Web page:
I've always been a big fan of audio podcasts for everything from learning to entertainment. One of my favorite audio projects comes from StoryCorps. Specializing in capturing oral history, StoryCorps travels around the country setting up MobileBooths—recording studios housed in Airstream trailers.
They invite pairs of people to interview each other for 40 minutes about the most important moments in their lives. StoryCorps keeps a copy and provides participants a CD copy of the interview. They even offer a free Do-It-Yourself Instruction Guide for capturing and recording your own interviews.
While their focus is on storytelling and oral history, there’s plenty of interviewing techniques course designers can apply to their own training projects.
So I thought it’d be interesting in our challenge this week to switch gears from a visual focus, and instead play with our audio sense to design a podcast.
Challenge of the week
This week your challenge is to record your answers to the following 10 interview questions:
- Tell us a little about yourself and the types of e-learning projects you most enjoy.
- How did you become an e-learning or instructional designer?
- What are the essentials of good e-learning design?
- Tell me about your most successful e-learning project.
- What are the most important criteria in evaluating e-learning?
- What are some common mistakes new course designers make and how can they avoid them?
- How is designing mobile learning different than designing for the desktop?
- How do you evaluate whether your course was effective?
- How do you keep up your skills and stay current in the industry?
- What is the future of e-learning?
Save each audio clip as its own file. Use a naming convention that makes it easy to identify each audio file to the corresponding question. You can use numbers (1-10) or any format that works best for you.
In the comments section or on your own blog, link to each of your 10 audio clips. I’ll compile each of your questions into an interactive audio project.
You can use Articulate Storyline, Articulate Studio, Audacity, or any other audio recording program to record your podcast.
Last week’s challenge
Before you sound off in this week’s challenge, check out the amazing game templates your fellow community members shared in last week’s template challenge:
- Melissa Milloway joined the weekly challenges with a creative menu-themed game board.
- Melissa later jumped into the challenge with a gamified tribute to Game of Thrones. Terrific examples, Melissa!
- Jackie Van Nice adapted her game template for a sales training project with a tropical theme and Mai Tai progress meter. You can read all about Jackie’s project over at her blog.
- Jackie also shared a PowerPoint version of her game template.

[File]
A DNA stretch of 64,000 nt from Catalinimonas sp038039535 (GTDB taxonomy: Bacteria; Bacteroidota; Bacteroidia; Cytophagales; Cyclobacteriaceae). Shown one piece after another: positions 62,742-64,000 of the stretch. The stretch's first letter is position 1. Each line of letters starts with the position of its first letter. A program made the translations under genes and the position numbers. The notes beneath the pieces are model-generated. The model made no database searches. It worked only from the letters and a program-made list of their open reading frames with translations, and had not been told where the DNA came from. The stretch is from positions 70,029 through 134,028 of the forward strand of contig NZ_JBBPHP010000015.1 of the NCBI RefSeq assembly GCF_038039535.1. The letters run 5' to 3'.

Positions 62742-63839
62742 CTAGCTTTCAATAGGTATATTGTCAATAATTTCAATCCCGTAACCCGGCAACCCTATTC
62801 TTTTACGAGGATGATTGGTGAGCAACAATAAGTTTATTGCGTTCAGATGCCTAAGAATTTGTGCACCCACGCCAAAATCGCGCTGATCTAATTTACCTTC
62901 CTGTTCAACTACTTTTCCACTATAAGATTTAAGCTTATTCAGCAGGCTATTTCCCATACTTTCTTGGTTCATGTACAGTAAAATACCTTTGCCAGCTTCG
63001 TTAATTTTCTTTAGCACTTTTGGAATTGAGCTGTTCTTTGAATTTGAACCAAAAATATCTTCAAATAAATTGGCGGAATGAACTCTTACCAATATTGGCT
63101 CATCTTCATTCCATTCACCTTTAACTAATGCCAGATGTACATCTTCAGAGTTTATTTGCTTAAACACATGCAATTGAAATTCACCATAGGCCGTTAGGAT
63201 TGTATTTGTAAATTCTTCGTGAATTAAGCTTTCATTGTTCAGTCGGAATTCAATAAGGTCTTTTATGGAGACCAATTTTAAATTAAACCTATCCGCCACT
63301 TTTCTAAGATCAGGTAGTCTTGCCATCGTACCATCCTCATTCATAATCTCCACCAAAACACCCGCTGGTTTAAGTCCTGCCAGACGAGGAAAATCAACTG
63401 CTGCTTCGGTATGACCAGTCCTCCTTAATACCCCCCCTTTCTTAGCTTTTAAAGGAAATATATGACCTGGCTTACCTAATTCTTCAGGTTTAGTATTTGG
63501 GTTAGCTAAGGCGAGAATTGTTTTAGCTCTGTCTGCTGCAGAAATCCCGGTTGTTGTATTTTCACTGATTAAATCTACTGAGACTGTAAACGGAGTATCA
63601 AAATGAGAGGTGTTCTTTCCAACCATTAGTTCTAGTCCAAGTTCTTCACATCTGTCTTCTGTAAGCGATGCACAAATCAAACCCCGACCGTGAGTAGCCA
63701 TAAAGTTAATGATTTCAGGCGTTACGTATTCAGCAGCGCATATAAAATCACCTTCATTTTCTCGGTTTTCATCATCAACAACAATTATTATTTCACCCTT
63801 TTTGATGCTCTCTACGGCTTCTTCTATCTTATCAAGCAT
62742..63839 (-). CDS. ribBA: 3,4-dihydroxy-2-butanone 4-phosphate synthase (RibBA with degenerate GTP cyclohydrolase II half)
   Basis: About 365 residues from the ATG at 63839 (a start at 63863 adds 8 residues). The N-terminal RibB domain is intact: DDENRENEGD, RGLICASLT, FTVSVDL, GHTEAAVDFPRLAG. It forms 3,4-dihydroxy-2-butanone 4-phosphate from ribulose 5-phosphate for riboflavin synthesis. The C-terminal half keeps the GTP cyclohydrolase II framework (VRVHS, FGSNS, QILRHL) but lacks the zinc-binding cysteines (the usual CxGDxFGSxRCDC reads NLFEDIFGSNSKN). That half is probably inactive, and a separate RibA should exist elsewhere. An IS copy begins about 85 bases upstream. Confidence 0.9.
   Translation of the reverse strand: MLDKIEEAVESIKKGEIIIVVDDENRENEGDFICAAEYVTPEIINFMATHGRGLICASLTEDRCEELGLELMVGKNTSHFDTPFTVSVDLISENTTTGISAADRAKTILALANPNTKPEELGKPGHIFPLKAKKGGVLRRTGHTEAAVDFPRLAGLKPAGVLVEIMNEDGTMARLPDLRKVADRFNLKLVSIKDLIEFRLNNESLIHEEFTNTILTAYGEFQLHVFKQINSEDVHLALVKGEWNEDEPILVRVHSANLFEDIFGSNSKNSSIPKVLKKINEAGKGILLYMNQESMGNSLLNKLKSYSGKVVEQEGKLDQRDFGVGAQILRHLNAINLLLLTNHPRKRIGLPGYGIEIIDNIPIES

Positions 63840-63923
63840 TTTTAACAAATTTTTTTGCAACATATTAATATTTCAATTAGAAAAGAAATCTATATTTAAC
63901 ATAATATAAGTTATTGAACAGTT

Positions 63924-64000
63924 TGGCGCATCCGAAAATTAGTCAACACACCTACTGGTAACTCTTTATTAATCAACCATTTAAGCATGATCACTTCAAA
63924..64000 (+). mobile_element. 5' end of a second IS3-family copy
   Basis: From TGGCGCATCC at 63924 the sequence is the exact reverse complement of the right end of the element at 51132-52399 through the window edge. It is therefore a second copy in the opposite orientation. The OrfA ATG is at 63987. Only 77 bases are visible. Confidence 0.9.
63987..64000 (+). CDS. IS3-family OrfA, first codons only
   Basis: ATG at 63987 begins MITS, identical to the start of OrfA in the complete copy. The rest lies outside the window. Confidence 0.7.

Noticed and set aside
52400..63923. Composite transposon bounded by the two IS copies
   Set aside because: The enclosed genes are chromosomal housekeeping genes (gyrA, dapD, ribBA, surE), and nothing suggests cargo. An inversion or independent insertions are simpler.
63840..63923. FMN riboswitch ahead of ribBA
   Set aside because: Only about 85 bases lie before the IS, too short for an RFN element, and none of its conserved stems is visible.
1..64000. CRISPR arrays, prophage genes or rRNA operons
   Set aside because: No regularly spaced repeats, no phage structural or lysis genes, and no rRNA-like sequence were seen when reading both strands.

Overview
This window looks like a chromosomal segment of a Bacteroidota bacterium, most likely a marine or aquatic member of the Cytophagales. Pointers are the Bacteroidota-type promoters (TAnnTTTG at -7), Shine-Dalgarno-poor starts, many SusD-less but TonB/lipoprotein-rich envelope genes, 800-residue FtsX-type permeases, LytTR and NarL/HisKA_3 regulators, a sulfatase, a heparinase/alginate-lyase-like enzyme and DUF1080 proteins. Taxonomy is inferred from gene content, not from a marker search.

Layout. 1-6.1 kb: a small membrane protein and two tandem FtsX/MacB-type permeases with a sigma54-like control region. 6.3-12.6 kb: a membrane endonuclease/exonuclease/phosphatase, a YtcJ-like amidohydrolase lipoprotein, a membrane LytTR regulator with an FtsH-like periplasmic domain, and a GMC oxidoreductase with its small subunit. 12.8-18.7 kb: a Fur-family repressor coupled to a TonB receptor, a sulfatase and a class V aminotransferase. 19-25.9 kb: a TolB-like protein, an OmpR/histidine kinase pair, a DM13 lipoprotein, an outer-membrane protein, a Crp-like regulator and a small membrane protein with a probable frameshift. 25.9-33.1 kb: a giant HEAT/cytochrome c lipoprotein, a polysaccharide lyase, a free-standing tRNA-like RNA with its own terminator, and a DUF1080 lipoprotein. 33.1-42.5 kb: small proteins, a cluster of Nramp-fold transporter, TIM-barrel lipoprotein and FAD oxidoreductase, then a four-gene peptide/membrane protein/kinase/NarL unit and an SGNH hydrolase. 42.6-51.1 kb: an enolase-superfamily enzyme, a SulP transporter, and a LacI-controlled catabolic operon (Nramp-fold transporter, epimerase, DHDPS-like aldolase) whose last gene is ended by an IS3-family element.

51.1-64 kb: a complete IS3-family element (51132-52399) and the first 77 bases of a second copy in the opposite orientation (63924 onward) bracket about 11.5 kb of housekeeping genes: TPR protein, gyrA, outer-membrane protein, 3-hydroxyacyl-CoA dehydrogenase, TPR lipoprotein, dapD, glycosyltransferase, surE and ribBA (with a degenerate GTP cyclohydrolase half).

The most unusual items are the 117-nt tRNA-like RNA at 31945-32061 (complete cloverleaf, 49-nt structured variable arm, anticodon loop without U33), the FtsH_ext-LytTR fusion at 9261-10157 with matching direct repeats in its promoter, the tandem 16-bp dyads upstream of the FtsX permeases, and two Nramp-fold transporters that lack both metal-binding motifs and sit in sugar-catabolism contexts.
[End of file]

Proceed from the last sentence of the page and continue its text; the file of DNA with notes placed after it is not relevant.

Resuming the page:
- Mary Cropp shared a really awesome demo that takes learners on a hospital tour to learn about potential donors while restoring sight to blind people. Great concept, Mary!
- Richard Watson took learners on a culture quest with his creative adaptation of the template. Thanks, Richard!
- Scott Truelove hit a homerun in his baseball-themed game that puts learners in the championship game with the option to choose type of pitch. Great concept, Scott!
- Nick Russell shared another creative demo with this corporate game that takes learners on an ethical journey while trapping demons in a cookie jar. You heard me. Check out the demo and the Storyline template he shared. Awesome, Nick!
- Dan Sweigert rocked out with this e-learning hit that teaches learners what it takes to break into the music business. You can read more about Dan’s rock star project over at his blog. Great job, Dan!
- Julia B joined the community with her first e-learning challenge that teaches learners all about good dog training. Lots of treats in this demo, Julia!
- Dana Dutiel shared a bellissimo game idea that teaches the science of baking.
- Mark aced his demo with this above par sales game. Great demo, Mark!
- Daniel Brigham asked learners to help Johnny overcome his fear of writing research papers in this hand-drawn game template. Nicely done, Daniel!
More about the e-learning challenges:
The weekly challenges are ongoing opportunities to learn, share, and build your e-learning portfolios. You can jump into any or all of the previous challenges anytime you want. We’ll feature your work and provide feedback if you request it.
Wishing you a safe and sound week, E-Learning Heroes!
Even if you’re using a trial version of Studio ’13 or Storyline, you can absolutely publish your challenge files. Just sign up for a fully functional, free trial, and have at it. And remember to post your questions and comments in the forums; we're here to help. For more e-learning tips, examples, and downloads, follow us on Twitter.